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Posted : 14 July 2020
The University of Dundee Botanic Garden will re-open tomorrow after almost four months of closure due to the coronavirus pandemic.
The Garden will once again welcome visitors from Wednesday 15 July as part of a phased re-opening. The full 27-acre garden will be open for people to enjoy although there will be some new measures and restrictions in place to ensure a safe return.
In the initial phase, opening hours will be reduced to 10am-3pm and those wishing to visit will have to pre-book tickets via TripAdvisor or Viator, or alternatively join the Friends of the Dundee Botanic Garden. Hand sanitiser will be available for visitors upon entry and exit. Buildings on the site will remain closed, including the glasshouse and the café. New signage has also been introduced to encourage visitors to maintain appropriate distance and comply with good hygiene.
The Garden usually attracts more than 80,000 visitors each year, and staff are looking forward to welcoming people back to the city’s popular green space.
Curator of the Garden, Kevin Frediani, said, “I am very pleased to announce the Botanic Garden will be open again for our Friends and visitors to enjoy from 15 July.
“It has felt like a never-ending road during lockdown, but it will be great to see people return to make this garden come alive again. Opening the main garden has been something our Friends and regular visitors have been asking for and I am now confident we can open without anyone being put at risk.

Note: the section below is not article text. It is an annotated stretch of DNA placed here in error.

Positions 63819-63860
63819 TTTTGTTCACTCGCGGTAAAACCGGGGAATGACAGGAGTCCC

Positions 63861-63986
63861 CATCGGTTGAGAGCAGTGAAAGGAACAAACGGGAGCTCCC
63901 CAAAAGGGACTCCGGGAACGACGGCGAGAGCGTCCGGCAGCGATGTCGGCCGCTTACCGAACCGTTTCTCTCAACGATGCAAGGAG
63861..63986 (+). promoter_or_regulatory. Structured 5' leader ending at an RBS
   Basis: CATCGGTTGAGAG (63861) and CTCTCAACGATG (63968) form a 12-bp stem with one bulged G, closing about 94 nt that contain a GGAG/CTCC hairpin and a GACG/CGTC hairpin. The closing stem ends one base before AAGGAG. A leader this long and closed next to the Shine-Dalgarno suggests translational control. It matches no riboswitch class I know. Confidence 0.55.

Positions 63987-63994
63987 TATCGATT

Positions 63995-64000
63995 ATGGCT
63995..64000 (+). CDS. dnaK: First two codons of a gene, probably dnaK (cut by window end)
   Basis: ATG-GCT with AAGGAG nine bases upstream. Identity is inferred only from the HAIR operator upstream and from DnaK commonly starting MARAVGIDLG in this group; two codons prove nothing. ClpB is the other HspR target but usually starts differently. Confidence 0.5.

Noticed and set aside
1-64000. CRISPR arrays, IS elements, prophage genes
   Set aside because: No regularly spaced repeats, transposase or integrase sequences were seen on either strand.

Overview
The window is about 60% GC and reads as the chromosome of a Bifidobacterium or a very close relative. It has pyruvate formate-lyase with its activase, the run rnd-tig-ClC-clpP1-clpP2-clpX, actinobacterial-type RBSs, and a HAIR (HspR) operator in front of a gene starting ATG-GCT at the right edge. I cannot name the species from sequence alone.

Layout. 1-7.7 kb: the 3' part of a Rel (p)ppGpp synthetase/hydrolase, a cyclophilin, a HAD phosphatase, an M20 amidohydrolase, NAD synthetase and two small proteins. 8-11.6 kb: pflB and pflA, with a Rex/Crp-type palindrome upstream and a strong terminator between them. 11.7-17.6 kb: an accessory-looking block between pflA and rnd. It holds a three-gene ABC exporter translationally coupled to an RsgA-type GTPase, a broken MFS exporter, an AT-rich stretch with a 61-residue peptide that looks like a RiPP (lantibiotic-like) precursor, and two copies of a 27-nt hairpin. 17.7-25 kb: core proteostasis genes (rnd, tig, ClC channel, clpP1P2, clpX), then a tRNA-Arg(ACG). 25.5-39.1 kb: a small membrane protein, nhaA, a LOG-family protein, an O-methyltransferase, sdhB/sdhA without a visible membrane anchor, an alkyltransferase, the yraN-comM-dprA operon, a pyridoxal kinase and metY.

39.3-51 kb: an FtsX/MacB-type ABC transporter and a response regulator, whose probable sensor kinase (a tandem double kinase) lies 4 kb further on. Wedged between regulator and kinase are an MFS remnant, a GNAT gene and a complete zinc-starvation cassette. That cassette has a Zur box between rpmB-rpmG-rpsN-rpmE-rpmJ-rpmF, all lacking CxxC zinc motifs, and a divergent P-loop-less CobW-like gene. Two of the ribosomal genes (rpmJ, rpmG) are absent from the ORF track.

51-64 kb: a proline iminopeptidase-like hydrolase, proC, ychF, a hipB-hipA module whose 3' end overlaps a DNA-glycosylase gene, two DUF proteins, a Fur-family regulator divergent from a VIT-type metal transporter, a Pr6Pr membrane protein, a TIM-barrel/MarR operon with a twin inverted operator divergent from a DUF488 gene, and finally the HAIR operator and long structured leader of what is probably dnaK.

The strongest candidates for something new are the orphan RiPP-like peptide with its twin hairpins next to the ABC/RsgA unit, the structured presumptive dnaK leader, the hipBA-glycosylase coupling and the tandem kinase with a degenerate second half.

“To ensure safety for all visitors, we ask that people follow social distancing and guidance we have put in place on site, and will require visitors to pre-book tickets online or join the Friends of the Dundee Botanic Garden, as we won’t have cash handling on site for a while longer.
“We may not be able to visit foreign climes, but we offer 27-acres of secret garden in a unique setting where you can enjoy a walk around the world of plants.”
The University of Dundee Botanic Garden boasts a wide range of plants, with fine collections of conifers and broad-leaved trees and shrubs, tropical and temperate glasshouses, as well as water and herb gardens. Located in 9.5 hectares of south facing, gently sloping land near the banks of the River Tay, the Garden features many species of indigenous British plants as well as representative collections of important plants from all the continents of the world.
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